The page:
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Faunistische factoren in de regeneratie van de Oostafrikaanse Mangrove: een case study in Gazi, Kenya = Faunistic factors in the regeneration of East African mangroves: a case study in Gazi, Kenya
Verneirt, M. (1994). Faunistische factoren in de regeneratie van de Oostafrikaanse Mangrove: een case study in Gazi, Kenya = Faunistic factors in the regeneration of East African mangroves: a case study in Gazi, Kenya. MSc Thesis. VUB: Brussels. 62 + references + bijlagen (30p) pp.

Thesis info:

Available in Author | Dataset 
    VLIZ: Non-open access 248010
Document type: Dissertation

Keywords

Author  Top | Dataset 
  • Verneirt, M., more

Abstract
    Mangrove trees have ecologic and economic importance. Ecologically, they are very important because they offer protection to the coast and sea and harbor a unique fauna and flora. Mangroves protect the coastline against erosion and strong waves caused by storms. At certain places, such as Florida, Sri Lanka and Hawai mangroves are planted to protect the coastal railways, coastal highways and the coastline itself (Teas 1977, Linden & Jemelov 1980). Mangrove trees also have economic importance. Firstly, there is the wood production. Since hundreds of years mangroves have been chopped for wood which can be used as fire wood, poles, wood to build furniture and houses, etc where certain mangrove species are favored ( loc. cit.). In particular Rhizophora, Ceriops and Bruguiera are being exploited for the construction of houses. Rhizophora and Bruguiera are being used in Gazi for the walls of the houses, while Ceriops is preferred to build the roofs. These species also appear to be the most important in Sri Lanka. Mangrove forests are also indirectly a major source for food for the coastal populations: as mentioned earlier the mangroves are nurseries and food sources for many fish species and other marine organisms (Teas 1977, Linden & Jernelov 1980, Kokwaro 1985). A new aspect of the use of mangrove vegetation is oyster culturing. The past years intensive research has been conducted by the Kenya Belgium Project (KBP) to achieve oyster culturing in the mangroves followed by commercialization. The relations between oysters, mangroves and coral reefs demonstrate the importance of each partners, the reef offers protection to the mangroves of heavy waves, and the mangrove roots are the ideal places for oyster fixation. Degradation of mangroves is a direct result of human activities. A good example of this is the coastal area of Florida, where vast areas of mangroves have disappeared through the construction of a harbor and the expansion of cities. All these reasons show the importance of the conservation and reforestation of mangroves. Therefore, it is also crucial to investigate the regeneration of mangrove trees. The KBP also provided research connected to the reforestation of mangroves. In 1992, under guidance of Van Speybroeck (then University of Nairobi), research had been done into the regeneration strategies of mangroves along the Kenyan coast. His conclusions were that the mangrove vegetation is clearly zonated and that also the juveniles follow this zonation pattern. Preliminary investigations also showed that fauna could play an important role in the formation of this zonation and in the regeneration of mangroves. The present research is connected to the latter finding: if one learns more about the faunistic factors influencing the regeneration, one will be able to go more efficiently about the reforestation of the mangroves. The goals of this thesis are three-fold: firstly, the the zonation of the mangrove vegetation is described, secondly, the predation of fauna on the juveniles that were planted, and thirdly, explanations are searched using additional and preliminary experiment for the possible preferences of consumption of propagules.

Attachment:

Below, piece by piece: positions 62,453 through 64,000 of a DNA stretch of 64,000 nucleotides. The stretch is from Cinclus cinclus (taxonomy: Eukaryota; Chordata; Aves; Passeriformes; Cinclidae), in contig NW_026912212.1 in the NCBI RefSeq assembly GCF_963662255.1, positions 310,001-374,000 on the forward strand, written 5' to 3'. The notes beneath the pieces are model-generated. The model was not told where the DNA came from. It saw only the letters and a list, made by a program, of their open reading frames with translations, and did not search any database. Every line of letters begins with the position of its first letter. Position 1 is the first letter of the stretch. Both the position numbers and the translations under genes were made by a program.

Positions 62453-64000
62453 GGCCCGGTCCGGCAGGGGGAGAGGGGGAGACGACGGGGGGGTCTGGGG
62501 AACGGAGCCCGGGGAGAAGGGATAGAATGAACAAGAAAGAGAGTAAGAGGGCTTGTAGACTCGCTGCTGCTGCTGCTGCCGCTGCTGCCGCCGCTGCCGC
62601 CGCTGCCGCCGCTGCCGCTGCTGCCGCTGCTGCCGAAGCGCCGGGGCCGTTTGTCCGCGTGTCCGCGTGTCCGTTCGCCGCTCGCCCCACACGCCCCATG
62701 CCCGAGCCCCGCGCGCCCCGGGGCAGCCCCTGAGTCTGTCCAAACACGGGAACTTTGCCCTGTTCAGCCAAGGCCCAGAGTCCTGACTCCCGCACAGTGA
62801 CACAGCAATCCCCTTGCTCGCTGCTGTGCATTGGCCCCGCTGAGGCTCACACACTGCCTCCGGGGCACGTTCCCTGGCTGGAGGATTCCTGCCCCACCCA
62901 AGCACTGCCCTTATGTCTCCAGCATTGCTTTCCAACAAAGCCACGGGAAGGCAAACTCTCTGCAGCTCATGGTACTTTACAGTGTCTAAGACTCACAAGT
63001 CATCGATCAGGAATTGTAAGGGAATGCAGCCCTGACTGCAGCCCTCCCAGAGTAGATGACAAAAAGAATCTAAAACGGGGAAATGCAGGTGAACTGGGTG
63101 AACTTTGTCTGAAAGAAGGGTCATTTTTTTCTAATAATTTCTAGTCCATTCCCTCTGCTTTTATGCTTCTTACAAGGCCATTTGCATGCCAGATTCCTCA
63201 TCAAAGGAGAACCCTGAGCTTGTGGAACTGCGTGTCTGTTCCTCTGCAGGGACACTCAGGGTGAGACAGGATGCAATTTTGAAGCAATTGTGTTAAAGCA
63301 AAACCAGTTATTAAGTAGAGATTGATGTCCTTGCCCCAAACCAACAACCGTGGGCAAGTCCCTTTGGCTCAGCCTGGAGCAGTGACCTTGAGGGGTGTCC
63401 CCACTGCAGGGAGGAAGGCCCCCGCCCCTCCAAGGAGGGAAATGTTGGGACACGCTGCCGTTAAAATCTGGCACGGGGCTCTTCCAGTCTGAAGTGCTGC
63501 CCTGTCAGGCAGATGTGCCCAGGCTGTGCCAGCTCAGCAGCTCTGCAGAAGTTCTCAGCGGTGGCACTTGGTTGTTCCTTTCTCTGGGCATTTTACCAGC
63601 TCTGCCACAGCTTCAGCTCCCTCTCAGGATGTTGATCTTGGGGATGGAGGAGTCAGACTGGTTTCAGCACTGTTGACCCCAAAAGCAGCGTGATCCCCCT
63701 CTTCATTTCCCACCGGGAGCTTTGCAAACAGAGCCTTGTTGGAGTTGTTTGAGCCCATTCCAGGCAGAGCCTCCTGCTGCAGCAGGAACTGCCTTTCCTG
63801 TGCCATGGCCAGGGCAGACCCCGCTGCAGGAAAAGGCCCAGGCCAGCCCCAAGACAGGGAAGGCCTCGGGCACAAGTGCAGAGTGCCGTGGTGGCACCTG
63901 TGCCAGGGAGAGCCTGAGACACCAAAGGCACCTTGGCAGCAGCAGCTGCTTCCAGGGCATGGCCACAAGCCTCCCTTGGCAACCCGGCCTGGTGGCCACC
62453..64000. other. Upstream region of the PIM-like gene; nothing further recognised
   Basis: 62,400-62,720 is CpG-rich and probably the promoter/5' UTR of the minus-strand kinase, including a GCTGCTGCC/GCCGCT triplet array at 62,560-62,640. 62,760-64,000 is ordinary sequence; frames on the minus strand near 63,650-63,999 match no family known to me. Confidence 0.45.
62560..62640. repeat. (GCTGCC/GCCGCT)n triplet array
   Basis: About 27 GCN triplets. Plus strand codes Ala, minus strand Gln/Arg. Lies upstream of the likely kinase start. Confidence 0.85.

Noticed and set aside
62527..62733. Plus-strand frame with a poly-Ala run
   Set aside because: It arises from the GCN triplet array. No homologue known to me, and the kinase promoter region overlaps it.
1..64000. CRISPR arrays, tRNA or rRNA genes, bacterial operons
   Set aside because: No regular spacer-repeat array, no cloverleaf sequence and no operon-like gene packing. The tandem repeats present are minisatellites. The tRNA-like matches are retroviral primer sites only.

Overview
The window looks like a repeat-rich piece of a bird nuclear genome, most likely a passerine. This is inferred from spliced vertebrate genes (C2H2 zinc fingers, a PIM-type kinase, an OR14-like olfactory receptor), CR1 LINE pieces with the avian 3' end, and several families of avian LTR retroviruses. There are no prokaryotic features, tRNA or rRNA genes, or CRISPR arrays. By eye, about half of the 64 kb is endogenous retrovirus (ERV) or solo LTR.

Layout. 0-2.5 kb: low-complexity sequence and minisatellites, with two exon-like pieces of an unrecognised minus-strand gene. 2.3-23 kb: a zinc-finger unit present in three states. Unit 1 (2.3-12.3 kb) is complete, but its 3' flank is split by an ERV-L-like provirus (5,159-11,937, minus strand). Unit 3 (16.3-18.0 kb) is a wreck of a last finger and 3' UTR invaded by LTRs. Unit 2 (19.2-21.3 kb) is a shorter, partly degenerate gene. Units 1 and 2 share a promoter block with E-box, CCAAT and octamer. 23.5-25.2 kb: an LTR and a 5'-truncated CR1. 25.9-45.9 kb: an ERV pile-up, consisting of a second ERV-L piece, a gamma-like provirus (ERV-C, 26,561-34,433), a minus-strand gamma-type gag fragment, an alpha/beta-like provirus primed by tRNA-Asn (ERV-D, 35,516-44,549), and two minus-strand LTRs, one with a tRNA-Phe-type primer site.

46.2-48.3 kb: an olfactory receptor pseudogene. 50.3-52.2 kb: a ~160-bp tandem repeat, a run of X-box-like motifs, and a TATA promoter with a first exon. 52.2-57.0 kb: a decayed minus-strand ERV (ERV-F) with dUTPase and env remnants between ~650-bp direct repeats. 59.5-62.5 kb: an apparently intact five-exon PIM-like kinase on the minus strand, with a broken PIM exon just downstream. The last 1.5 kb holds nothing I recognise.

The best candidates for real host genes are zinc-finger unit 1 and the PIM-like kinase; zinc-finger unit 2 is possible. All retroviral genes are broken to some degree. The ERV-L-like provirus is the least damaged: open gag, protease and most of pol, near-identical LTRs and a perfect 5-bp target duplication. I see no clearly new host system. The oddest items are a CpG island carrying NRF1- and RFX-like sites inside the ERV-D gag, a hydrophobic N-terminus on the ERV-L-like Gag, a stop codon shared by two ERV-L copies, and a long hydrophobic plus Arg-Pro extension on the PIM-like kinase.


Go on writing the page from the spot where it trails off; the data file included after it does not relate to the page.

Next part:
Dataset
  • Faunistic factors in the regeneration of mangroves of Gazi Bay and Mida Creek (Kenya), more

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